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Gottlob Frege (1848 – 1925) was the German founder of analytic philosophy of language and mathematics. Every good mathematician is at least half a philosopher, and every good philosopher is at least half a mathematician.

Gottlob Frege

Gottlob Frege, philosopher

Quotations sources: WikiQuote, GoodReads, UCSD,


Quotes from Gottlob Frege

The ideal of strictly scientific method in mathematics which I have tried to realist here, and which perhaps might be named after Euclid I should like to describe in the following way:

It cannot be required that we should prove everything, for that is impossible; but we can demand that all propositions used without proof should be expressly mentioned as such, so that we can see distinctly what the whole construction rests upon.

We should accordingly strive to reduce the number of these fundamental laws as much as possible, by proving everything which can be proved.

Furthermore I demand — and in this I go beyond Euclid — that all the methods of inference used should be specified in advance. Otherwise is it impossible to ensure satisfying the first demand.

I hope I may claim in the present work to have made it probable that the laws of arithmetic are analytic judgments and consequently a priori. Arithmetic thus becomes simply a development of logic, and every proposition of arithmetic a law of logic, albeit a derivative one. To apply arithmetic in the physical sciences is to bring logic to bear on observed facts; calculation becomes deduction.

Facts, facts, facts,’ cries the scientist if he wants to emphasize the necessity of a firm foundation for science. What is a fact? A fact is a thought that is true. But the scientist will surely not recognize something which depends on men’s varying states of mind to be the firm foundation of science.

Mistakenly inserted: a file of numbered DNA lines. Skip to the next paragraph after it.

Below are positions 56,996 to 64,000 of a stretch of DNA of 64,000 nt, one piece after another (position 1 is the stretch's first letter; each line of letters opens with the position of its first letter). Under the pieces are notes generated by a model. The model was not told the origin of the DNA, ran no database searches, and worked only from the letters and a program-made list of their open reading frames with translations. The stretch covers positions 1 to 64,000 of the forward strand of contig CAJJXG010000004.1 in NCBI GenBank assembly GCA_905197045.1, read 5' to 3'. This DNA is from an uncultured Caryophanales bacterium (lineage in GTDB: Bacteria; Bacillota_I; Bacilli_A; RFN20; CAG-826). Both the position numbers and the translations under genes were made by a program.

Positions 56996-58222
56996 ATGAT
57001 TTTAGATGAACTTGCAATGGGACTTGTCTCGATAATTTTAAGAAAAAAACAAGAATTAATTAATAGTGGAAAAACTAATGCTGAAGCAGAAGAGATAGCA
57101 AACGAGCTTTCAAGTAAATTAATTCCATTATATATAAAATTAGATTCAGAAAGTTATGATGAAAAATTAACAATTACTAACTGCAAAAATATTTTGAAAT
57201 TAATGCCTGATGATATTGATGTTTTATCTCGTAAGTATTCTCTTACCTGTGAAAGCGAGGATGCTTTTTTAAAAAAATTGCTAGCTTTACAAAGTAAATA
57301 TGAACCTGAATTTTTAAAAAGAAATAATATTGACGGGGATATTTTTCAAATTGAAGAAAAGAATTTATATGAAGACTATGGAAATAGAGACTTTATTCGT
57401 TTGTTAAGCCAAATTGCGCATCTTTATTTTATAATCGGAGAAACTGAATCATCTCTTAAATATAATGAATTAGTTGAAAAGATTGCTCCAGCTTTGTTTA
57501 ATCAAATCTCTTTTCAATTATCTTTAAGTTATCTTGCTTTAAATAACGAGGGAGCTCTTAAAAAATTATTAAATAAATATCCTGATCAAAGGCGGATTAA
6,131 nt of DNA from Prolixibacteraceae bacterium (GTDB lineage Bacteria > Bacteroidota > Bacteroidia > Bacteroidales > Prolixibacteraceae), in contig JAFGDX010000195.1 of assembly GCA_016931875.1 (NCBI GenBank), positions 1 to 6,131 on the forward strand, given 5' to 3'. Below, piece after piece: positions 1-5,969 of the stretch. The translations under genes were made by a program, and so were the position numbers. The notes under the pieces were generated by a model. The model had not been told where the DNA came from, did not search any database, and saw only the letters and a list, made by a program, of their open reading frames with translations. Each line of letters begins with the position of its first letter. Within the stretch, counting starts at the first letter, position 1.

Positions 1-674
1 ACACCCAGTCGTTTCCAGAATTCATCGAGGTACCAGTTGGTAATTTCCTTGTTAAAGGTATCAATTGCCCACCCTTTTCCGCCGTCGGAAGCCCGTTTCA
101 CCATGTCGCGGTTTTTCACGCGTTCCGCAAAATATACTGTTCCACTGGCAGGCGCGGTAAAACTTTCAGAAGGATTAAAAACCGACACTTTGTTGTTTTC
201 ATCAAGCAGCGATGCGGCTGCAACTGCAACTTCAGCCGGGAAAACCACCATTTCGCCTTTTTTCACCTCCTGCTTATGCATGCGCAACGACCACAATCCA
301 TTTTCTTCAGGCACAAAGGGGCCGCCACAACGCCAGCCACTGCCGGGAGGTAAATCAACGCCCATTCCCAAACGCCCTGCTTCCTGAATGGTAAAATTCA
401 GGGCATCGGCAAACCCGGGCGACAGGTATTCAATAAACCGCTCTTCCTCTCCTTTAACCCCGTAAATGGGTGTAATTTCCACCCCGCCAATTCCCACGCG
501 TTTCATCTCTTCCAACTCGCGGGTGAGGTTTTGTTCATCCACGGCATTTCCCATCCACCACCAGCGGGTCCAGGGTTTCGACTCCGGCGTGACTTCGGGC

Every good mathematician is at least half a philosopher, and every good philosopher is at least half a mathematician.

A scientist can hardly meet with anything more undesirable than to have the foundations give way just as the work is finished. I was put in this position by a letter from Mr. Bertrand Russell when the work was nearly through the press.

The aim of scientific work is truth. While we internally recognize something as true, we judge, and while we utter judgements, we assert.

It really is worth the trouble to invent a new symbol if we can thus remove not a few logical difficulties and ensure the rigour of the proofs. But many mathematicians seem to have so little feeling for logical purity and accuracy that they will use a word to mean three or four different things, sooner than make the frightful decision to invent a new word.

Your discovery of the contradiction caused me the greatest surprise and, I would almost say, consternation, since it has shaken the basis on which I intended to build my arithmetic…. It is all the more serious since, with the loss of my rule V, not only the foundations of my arithmetic, but also the sole possible foundations of arithmetic seem to vanish.

There is more danger of numerical sequences continued indefinitely than of trees growing up to heaven. Each will some time reach its greatest height.